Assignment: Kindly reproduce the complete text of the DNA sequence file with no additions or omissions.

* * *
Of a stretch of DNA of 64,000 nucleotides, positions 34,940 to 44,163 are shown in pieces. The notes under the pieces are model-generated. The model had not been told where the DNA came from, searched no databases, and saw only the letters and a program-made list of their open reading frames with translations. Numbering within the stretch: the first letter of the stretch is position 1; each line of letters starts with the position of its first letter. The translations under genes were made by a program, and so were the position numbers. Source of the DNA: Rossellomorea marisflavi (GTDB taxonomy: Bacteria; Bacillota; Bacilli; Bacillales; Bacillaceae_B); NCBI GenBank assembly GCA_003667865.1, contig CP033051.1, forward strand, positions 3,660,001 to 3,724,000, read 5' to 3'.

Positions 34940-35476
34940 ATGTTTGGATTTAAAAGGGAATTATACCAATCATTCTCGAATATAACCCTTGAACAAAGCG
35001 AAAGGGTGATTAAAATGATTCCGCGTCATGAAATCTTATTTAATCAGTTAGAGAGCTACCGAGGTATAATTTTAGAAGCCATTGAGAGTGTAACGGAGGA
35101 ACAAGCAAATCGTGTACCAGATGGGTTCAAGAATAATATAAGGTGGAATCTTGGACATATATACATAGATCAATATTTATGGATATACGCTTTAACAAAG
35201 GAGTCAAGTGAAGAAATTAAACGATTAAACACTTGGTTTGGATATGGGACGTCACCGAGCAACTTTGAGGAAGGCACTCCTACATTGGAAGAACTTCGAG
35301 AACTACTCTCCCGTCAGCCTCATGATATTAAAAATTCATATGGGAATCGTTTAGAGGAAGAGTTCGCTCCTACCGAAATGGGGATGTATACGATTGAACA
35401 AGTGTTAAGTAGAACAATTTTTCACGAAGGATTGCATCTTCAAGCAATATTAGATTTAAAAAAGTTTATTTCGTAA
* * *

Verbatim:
Of a stretch of DNA of 64,000 nucleotides, positions 34,940 to 44,163 are shown in pieces. The notes under the pieces are model-generated. The model had not been told where the DNA came from, searched no databases, and saw only the letters and a program-made list of their open reading frames with translations. Numbering within the stretch: the first letter of the stretch is position 1; each line of letters starts with the position of its first letter. The translations under genes were made by a program, and so were the position numbers. Source of the DNA: Rossellomorea marisflavi (GTDB taxonomy: Bacteria; Bacillota; Bacilli; Bacillales; Bacillaceae_B); NCBI GenBank assembly GCA_003667865.1, contig CP033051.1, forward strand, positions 3,660,001 to 3,724,000, read 5' to 3'.

Positions 34940-35476
34940 ATGTTTGGATTTAAAAGGGAATTATACCAATCATTCTCGAATATAACCCTTGAACAAAGCG
35001 AAAGGGTGATTAAAATGATTCCGCGTCATGAAATCTTATTTAATCAGTTAGAGAGCTACCGAGGTATAATTTTAGAAGCCATTGAGAGTGTAACGGAGGA
35101 ACAAGCAAATCGTGTACCAGATGGGTTCAAGAATAATATAAGGTGGAATCTTGGACATATATACATAGATCAATATTTATGGATATACGCTTTAACAAAG
35201 GAGTCAAGTGAAGAAATTAAACGATTAAACACTTGGTTTGGATATGGGACGTCACCGAGCAACTTTGAGGAAGGCACTCCTACATTGGAAGAACTTCGAG
35301 AACTACTCTCCCGTCAGCCTCATGATATTAAAAATTCATATGGGAATCGTTTAGAGGAAGAGTTCGCTCCTACCGAAATGGGGATGTATACGATTGAACA
35401 AGTGTTAAGTAGAACAATTTTTCACGAAGGATTGCATCTTCAAGCAATATTAGATTTAAAAAAGTTTATTTCGTAA